The provision of office space may potentially add some benefits in terms of supporting local food and drink outlets. However as the scheme plans to use the new office space to replace the existing CNWL offices in central London this is not directly creating new jobs, beyond potential cleaning and security jobs that are not restricted to the proposed use of the space. Any new offices should include a significant proportion of the floor space to be used by local small businesses and startups to provide new jobs and opportunities for local people.

A number of local residents have passionately made the case that by proposing to build on the car park area it removes the only potential site for accessible public, and potentially green, space on the north side of the canal between Little Venice and the Ha’Penny Steps. We support residents’ desire for part of this scheme to be used for public access green space, a garden only accessible to residents and users of the new development would not meet public need.

Woodfield Road also experiences a high level of traffic as it forms cut through going from Harrow Road south to Great Western Road. Therefore we would ask the Council to reconsider the requirement for parking provision for 64 parking spaces, looking to reduce this number, potentially making the residential scheme car free given the proximity to public transport routes. The local area is experiencing a wave of redevelopment, further adding to the pressures on Woodfield Road, any building traffic would need to be carefully and strictly managed if the scheme was to proceed. The canal itself could be explored as a potential alternative route for the provision of building materials to/removal of spoil from the site.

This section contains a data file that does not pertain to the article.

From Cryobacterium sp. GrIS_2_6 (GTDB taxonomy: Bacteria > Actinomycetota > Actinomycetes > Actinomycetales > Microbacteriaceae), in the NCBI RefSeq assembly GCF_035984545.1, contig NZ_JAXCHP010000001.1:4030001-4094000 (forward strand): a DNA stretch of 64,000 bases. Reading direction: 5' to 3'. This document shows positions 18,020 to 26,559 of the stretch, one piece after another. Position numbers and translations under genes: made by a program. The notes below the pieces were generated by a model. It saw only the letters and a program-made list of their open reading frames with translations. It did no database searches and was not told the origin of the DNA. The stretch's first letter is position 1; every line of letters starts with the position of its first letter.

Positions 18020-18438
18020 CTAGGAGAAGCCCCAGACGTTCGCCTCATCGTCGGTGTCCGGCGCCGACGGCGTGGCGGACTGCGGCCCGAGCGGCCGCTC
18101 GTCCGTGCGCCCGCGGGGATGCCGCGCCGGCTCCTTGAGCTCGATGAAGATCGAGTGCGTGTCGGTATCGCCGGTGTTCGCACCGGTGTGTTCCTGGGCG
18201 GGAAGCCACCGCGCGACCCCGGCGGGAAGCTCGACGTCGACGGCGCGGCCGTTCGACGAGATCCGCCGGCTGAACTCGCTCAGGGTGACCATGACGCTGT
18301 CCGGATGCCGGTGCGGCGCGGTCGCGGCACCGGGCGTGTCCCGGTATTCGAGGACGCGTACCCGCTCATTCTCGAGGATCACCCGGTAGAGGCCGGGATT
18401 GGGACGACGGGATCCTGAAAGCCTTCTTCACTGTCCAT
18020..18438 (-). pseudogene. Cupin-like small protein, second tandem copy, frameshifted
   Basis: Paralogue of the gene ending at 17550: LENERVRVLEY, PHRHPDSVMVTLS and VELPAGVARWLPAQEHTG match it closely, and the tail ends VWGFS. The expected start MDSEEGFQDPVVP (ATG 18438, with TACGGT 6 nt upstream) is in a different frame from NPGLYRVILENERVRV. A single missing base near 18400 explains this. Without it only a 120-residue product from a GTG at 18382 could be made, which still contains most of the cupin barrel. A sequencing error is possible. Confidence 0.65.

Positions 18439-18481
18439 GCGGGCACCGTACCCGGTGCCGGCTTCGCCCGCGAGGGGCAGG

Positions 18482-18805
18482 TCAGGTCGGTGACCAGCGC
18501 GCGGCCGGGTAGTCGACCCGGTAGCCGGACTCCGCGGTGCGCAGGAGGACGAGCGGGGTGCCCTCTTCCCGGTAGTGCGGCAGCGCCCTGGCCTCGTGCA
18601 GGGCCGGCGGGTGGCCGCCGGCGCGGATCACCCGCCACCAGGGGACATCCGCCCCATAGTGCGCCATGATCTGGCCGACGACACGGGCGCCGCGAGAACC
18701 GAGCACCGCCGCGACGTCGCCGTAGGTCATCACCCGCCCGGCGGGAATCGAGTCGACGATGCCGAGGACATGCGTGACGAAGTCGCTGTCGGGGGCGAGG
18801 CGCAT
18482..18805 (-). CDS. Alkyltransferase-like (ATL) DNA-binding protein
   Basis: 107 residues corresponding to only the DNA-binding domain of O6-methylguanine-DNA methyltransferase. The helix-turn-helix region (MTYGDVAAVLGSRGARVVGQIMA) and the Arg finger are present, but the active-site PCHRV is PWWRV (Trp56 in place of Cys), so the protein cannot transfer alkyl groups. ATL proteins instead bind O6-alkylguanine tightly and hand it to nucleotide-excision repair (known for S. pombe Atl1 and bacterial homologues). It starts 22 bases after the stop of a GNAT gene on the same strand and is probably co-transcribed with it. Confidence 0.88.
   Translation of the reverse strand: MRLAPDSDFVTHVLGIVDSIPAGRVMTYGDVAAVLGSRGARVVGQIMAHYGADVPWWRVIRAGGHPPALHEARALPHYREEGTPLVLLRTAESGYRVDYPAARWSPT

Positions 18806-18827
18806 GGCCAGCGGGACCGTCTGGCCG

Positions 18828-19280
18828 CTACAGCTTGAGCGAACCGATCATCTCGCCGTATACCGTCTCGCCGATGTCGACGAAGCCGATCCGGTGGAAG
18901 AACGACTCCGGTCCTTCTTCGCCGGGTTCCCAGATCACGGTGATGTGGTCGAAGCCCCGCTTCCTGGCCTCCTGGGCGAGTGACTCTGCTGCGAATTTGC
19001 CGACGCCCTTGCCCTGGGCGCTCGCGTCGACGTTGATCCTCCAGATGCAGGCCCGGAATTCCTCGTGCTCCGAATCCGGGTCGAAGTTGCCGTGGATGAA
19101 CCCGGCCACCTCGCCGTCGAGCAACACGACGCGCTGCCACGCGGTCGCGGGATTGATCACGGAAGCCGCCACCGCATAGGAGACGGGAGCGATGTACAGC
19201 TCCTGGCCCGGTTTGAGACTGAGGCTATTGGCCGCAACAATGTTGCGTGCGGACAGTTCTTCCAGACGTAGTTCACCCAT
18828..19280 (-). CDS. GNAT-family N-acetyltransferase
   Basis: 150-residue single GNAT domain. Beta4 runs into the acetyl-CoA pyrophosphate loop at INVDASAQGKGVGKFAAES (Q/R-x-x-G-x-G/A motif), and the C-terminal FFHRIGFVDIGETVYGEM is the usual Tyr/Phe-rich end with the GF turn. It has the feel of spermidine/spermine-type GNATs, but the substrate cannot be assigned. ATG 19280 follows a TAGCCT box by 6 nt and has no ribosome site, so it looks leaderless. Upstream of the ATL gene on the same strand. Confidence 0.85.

At a strategic level the scheme has the potential to prejudice the slowly emerging Harrow Road Management Plan that would seek to place this site within a more cohesive and integrated planning framework for the area. There is a strong case to delay any development on this site so that any new buildings meet the wider objectives of local residents and the council that will be identified over the coming months.